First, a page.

Here we are again, facing a risk of strong, if not severe thunderstorms far too early in the year.
While the number of February thunderstorm-days for the Tri-State area is likely less than one, that number creeps up ever so slightly in March. In fact, it’s ironic that our second shot at thunderstorms within five days comes today, the first day of the month, the start of meteorological spring.
As I mentioned on Monday, Saturday’s raging line of squall lines, microbursts, and damaging winds had much of its bravado deflated by the time it reached the city and Long Island. Our morning fog and low, dull stratus cloud cover deprived the storms of their fuel, adequate sunshine, reducing them to a line of torrential rain.
Today, our meteorological template is similar: morning fog, mist, raindrops along a warm front – and flow right off the ocean – with a cold front that has produced severe storms with tornadoes to our west.
If the sun doesn’t break through early enough, and the warm front is too sluggish, our big afternoon warmup will be delayed. That might weaken our first chance at storms early this afternoon with the passage of a pre-frontal disturbance from the west.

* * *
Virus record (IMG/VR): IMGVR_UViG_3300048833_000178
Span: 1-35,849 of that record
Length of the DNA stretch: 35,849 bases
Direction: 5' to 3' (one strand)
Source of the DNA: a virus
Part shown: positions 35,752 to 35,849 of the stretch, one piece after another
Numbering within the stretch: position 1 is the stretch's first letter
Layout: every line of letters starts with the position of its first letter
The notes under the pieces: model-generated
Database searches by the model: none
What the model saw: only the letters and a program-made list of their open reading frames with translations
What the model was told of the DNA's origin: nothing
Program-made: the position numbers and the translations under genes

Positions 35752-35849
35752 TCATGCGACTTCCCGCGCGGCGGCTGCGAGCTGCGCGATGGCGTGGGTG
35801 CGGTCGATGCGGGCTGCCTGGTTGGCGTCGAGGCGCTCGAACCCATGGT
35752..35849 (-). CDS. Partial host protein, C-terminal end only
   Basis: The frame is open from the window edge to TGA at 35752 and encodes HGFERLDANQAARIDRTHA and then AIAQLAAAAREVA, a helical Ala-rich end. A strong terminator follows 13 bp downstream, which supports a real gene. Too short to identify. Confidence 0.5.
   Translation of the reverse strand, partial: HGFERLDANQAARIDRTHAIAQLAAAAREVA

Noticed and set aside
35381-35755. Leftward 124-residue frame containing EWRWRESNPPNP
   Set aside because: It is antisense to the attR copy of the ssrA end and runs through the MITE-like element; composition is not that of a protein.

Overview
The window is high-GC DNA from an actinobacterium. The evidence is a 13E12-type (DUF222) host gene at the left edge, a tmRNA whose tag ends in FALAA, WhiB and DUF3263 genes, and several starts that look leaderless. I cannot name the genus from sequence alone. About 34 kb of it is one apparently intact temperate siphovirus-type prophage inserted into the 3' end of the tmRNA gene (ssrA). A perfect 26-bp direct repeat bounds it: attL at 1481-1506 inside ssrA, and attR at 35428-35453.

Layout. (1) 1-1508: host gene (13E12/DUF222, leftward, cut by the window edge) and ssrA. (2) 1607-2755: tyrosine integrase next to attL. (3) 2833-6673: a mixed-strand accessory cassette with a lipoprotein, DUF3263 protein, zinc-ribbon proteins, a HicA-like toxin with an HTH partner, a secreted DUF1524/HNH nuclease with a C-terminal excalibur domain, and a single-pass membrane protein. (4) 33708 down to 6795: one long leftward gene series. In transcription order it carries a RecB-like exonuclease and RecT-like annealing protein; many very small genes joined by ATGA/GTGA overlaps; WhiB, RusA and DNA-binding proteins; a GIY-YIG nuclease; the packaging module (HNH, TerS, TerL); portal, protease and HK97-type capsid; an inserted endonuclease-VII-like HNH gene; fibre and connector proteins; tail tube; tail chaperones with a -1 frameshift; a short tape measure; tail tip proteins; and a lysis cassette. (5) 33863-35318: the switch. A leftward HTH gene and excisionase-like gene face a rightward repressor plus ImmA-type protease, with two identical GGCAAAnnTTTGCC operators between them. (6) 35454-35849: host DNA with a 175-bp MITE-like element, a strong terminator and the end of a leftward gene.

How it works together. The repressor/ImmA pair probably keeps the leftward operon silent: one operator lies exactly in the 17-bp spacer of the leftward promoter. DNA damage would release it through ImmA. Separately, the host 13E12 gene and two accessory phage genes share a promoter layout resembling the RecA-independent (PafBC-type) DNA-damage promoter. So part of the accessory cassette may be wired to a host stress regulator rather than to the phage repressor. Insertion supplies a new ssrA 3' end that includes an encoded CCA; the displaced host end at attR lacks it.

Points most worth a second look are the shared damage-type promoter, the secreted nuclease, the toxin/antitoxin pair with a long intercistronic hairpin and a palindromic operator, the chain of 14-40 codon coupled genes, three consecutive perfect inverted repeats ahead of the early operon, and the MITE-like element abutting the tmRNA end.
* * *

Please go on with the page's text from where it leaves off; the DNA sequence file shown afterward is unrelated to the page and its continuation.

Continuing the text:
Our second shot at truly rowdy storms looks to come after dark, right with the cold front itself. If we get enough afternoon sun and warm air pooling, then the front’s powerful lift of the warmer air could light up our evening skies, with strong straight-line winds and possible small hail!
Of course, one important ingredient in strong thunderstorms is a stark air mass clash. We’ve got a doozy coming in! We’re right back to late winter tomorrow as temperatures tumble through the 30s. It’s another piece of Arctic air. But our strengthening sun combined with an abnormally tepid Arctic will help to usher the cold air out quickly. Temperatures will already moderate this weekend.